It’s ironic that at the same time the Rugby Football League in the UK are putting their necks on the line to develop the sport, their Australian counterparts are apparently doing the opposite.
Kangaroos Head Coach Ricky Stuart has called for a two year ban from the NRL for all players that either defect to rugby union or to Super League.
Isn’t it about time that Australia got off their high horse? Yes they are the greatest rugby league playing nation. Yes they host the greatest rugby league competition in the world. But they must stop treating everybody else with disrespect.
I totally agree that those defecting to union should be hung, drawn and quartered, but the question has to be asked as to why these players are leaving, similar to those who move to Super League. Long gone are the days where the only Australians in the UK (and now France) are those who are past their peak. We’re now seeing world class players in their prime moving to the northern hemisphere to ply their trade. Matt King, Jamie Lyon, Trent Barrett to name but three.
Is it money? You often hear of clubs having to get rid of sometimes their best players, simply to fit a couple more players on the cap. As an outsider, this would suggest problems with the salary cap. But what or who is holding an increase back? Are the league too cautious, fearing that the poorer clubs will become less competitive? Are the clubs fearful of an increase in player demands?
Who knows. It might not even be money. No one can argue that the competitiveness of Super League has increased dramatically in recent years, and hopefully it will continue to do so. And maybe players are coming over for a new challenge, rather than the extra dollars in their pay packet.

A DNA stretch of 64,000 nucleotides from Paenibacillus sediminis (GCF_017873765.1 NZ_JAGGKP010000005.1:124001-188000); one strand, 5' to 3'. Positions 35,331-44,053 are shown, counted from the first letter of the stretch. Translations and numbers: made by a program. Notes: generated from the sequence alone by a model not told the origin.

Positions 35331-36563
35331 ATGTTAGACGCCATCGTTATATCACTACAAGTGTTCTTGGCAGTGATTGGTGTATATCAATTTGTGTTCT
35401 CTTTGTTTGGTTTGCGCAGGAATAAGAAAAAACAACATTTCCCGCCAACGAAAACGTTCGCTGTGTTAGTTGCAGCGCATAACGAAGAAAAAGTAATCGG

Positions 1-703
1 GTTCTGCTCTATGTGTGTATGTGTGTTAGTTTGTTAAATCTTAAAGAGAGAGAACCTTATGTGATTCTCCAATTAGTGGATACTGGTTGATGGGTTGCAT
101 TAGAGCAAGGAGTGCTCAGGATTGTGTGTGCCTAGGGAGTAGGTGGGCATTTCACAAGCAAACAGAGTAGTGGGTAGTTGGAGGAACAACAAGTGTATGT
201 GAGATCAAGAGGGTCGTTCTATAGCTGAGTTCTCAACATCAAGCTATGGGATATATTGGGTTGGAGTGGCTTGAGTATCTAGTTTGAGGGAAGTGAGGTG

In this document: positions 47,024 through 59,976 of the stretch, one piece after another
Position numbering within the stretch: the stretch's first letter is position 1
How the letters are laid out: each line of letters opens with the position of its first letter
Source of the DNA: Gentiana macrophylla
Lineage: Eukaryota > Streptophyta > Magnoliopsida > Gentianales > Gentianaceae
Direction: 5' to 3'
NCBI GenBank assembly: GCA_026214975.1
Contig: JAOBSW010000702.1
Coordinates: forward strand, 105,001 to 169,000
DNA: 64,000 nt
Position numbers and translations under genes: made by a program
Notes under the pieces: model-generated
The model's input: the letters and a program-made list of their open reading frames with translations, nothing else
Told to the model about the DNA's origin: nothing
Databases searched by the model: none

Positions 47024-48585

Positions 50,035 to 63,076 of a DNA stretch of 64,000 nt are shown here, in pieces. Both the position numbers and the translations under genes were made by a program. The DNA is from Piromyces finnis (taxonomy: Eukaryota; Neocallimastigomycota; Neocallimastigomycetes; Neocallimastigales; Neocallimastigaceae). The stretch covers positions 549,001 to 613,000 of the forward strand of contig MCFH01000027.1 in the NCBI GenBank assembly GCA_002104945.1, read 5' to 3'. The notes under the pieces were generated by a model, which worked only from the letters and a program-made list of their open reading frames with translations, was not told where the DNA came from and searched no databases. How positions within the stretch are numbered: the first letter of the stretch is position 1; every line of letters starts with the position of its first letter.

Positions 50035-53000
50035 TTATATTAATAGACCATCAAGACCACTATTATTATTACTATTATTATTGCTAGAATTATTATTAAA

Either way, to ban a player from the NRL simply because he plied his trade in the UK for a couple of years is an insult, not only to the player himself and Super League, but to the sport.
Similarly is the tradition of not selecting players for international honours if they don’t play in the NRL. The international game is about the best players from each nation competing to be the world’s best team, and that includes everyone, not just those competing in one competition.
Gareth Ellis’ forthcoming move to Wests Tigers could be the catalyst to big changes in Australia’s outlook. If Ellis impresses, maybe NRL clubs will have another look at taking English players over. Adrian Morley aside, there has been no English influence in the NRL for decades. But have those that have tried it been given a fair crack at the whip?
Some may argue that Richie Mathers could have made it with Gold Coast, had he not been struck with injury, whilst Chris Thorman never really got a consistent run with Parramatta.
Who’s to say that English players aren’t getting offers? They might be, but are more comfortable at home. Ellis is the one that has put his hand up and said he’ll have a go, and hopefully he’ll make the Australians a lot more trusting of English players, which may lead to a bit more English influence down under.